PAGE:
One of the best ways to make sure your cryptocurrency holdings pass to your chosen beneficiaries after you die is to prepare a Letter of Wishes which you can keep with your Will either noting your passwords, pins, and other necessary codes to access your cryptocurrency or noting where this information is stored and how to access it. You can update your Letter of Wishes as things change. Your Legacy Lawyer provides a Letter of Wishes in Word format to all its clients.

At a minimum, a Letter of Wishes should include:

  • A step-by-step guide to accessing your cryptocurrency holdings
  • The type of digital or virtual wallet you hold
  • Details as to how to access any computer, mobile phone or device where you have stored your cryptocurrency information
  • The login and password details for each of your digital or virtual wallets, accounts and/or websites and password managers
  • Step-by-step guides as to how to access your wallet(s) and how to exchange the cryptocurrency for traditional currency should your executor or beneficiaries decide to do this


It is vital that if you invest in cryptocurrency or other forms of digital currency, you think about what you want to happen to it after your death. If you die without letting someone know how to access and use your cryptocurrency, there’s a real risk that your crypto funds will be lost and unable to be distributed to your beneficiaries. Not an ideal situation.

So, let your executor and/or your loved ones know that you have invested in cryptocurrency and let them know exactly how to access and use it, so that they are able to do so after you die.

If you would like more information about how to make sure your cryptocurrency holdings are included in your estate plan and distributed to your beneficiaries after you die, please contact us at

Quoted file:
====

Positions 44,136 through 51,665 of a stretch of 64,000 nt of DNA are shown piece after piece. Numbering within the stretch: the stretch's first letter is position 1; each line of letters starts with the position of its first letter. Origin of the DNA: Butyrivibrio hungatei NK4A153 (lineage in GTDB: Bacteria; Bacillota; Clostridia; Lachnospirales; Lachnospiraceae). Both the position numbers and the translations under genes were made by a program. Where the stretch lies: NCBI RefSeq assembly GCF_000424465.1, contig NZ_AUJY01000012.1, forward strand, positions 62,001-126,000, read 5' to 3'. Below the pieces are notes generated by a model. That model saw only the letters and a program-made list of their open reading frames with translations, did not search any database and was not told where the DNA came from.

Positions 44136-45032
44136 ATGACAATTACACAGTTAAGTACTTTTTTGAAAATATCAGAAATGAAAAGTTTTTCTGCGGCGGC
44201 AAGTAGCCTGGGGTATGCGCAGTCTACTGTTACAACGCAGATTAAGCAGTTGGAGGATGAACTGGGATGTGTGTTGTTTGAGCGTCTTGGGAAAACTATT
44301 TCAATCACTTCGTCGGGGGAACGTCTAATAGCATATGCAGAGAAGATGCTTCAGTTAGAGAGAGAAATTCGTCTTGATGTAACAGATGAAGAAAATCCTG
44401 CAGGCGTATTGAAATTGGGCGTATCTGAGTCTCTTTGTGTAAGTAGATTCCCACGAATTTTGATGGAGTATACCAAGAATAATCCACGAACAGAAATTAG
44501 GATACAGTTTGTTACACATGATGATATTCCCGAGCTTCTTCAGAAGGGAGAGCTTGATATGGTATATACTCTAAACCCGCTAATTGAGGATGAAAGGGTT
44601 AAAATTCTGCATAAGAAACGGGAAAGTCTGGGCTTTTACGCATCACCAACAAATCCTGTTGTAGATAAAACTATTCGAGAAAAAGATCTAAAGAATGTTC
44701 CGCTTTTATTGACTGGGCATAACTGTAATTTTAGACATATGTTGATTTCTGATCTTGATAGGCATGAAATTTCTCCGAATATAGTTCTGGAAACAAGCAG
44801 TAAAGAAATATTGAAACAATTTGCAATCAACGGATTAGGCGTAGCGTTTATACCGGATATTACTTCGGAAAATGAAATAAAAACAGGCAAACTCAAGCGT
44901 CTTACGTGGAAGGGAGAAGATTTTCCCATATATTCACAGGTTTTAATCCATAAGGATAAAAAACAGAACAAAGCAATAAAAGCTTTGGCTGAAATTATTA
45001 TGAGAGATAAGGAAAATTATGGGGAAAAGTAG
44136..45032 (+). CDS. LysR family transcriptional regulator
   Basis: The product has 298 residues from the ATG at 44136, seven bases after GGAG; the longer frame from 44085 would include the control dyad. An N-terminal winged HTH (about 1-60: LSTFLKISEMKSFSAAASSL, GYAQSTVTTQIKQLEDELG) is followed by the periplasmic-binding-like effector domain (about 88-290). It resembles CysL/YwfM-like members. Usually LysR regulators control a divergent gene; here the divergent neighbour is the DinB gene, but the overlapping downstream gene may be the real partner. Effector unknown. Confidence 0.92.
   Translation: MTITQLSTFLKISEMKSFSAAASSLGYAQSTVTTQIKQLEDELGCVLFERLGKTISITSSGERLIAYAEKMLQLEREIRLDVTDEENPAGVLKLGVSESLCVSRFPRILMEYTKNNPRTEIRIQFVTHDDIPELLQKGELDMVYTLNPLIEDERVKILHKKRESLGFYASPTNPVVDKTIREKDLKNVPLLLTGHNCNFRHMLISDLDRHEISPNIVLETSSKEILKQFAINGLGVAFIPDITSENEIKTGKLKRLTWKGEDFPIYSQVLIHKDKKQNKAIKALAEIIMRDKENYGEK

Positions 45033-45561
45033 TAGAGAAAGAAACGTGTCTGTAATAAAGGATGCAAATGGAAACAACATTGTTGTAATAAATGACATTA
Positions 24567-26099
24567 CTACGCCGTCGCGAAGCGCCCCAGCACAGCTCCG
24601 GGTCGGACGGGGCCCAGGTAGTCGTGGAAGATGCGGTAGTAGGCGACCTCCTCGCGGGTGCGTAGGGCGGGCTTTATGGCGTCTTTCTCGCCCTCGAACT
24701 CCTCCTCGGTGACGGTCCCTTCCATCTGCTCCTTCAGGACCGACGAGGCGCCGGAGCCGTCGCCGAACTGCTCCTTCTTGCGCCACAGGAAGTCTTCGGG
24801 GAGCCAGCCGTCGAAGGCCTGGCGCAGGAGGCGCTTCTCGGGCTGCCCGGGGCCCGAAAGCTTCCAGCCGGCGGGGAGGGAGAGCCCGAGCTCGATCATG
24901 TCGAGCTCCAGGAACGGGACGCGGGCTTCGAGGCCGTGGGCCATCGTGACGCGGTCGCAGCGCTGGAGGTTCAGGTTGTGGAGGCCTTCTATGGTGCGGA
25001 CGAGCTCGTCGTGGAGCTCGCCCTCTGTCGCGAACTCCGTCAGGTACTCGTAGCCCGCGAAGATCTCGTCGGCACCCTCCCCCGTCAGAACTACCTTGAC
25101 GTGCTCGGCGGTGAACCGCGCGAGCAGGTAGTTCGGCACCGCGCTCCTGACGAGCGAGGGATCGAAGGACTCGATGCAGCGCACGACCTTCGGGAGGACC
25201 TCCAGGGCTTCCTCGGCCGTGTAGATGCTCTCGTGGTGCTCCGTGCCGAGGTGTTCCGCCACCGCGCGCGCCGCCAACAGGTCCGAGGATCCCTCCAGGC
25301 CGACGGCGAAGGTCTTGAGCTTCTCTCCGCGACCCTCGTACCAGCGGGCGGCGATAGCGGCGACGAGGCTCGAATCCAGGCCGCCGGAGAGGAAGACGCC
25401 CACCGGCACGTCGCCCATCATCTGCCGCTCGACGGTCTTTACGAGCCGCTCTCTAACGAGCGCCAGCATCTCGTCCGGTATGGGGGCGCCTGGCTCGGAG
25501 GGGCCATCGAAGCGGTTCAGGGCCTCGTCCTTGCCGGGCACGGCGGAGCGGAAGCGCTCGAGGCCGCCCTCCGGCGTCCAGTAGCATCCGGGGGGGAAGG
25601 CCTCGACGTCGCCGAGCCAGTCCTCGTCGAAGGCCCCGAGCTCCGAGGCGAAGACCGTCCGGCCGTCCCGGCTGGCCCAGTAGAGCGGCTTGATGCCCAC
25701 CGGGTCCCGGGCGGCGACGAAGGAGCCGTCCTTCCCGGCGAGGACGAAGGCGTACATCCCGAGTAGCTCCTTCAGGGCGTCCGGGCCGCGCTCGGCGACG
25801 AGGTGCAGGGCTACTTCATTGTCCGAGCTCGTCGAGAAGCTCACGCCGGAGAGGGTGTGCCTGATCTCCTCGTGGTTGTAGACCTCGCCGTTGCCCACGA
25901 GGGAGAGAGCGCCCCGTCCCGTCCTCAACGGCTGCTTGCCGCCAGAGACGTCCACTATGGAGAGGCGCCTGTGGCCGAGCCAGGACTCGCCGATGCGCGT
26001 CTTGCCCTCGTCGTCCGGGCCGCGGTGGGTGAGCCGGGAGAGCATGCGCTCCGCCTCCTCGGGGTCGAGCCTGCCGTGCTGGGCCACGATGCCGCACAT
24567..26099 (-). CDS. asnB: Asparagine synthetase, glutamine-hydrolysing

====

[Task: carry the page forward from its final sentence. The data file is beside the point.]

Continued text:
Cryptocurrency and the tax man

There’s a saying that you ‘can’t get around the tax man’ and that is absolutely true when it comes to cryptocurrency. The Australian Taxation Office (ATO) have become concerned that taxpayers believe capital gains made from their cryptocurrency holdings are tax-free or only taxable if the holdings are cashed into Australian $.

According to the ATO, if cryptocurrency users make capital gains or losses from their cryptocurrency, they are required to report them in their annual tax returns.

Assistant Commissioner of Taxation, Tim Loh said: “This year we will be writing to around 100,000 taxpayers with cryptocurrency assets explaining their tax obligations and urging them to review their previously lodged returns. We also expect to prompt almost 300,000 taxpayers as they lodge their 2021 tax return to report their cryptocurrency capital gains or losses”.

Mr Loh went on to say: “We are alarmed that some taxpayers think the anonymity of cryptocurrencies provides a licence to ignore their tax obligations”.

In essence, those who buy, sell, swap for fiat currency (a government-issued currency not backed by a commodity such as gold), or exchange one form cryptocurrency for another, will be liable for Capital Gains Tax. Capital Gains Tax also applies to the disposal of non-fungible tokens (tokens used to represent ownership of unique items such as art and collectables).

Businesses (including sole traders) paid in cryptocurrency or other digital assets for goods and services will have these payments included as income in their tax returns (to the value of the cryptocurrency in AU$).

While it might seem that cryptocurrency is operating in an anonymous digital sphere, be assured that the ATO are actively monitoring cryptocurrency transactions. Mr Loh said: “The best tip to nail your cryptocurrency gains and losses is to keep accurate records including dates of transactions, the value in Australian dollars at the time of the transactions, what the transactions were for, and who the other party was, even if it’s just their wallet address”.

If you want to find out more about the taxation of cryptocurrency holdings, please hit the link below.—specifically-bitcoin/

Australian Government, Australian Taxation Office, ‘Cryptocurrency under the microscope this tax time’, 28 May 2021, viewed on 15 September 2021 at <>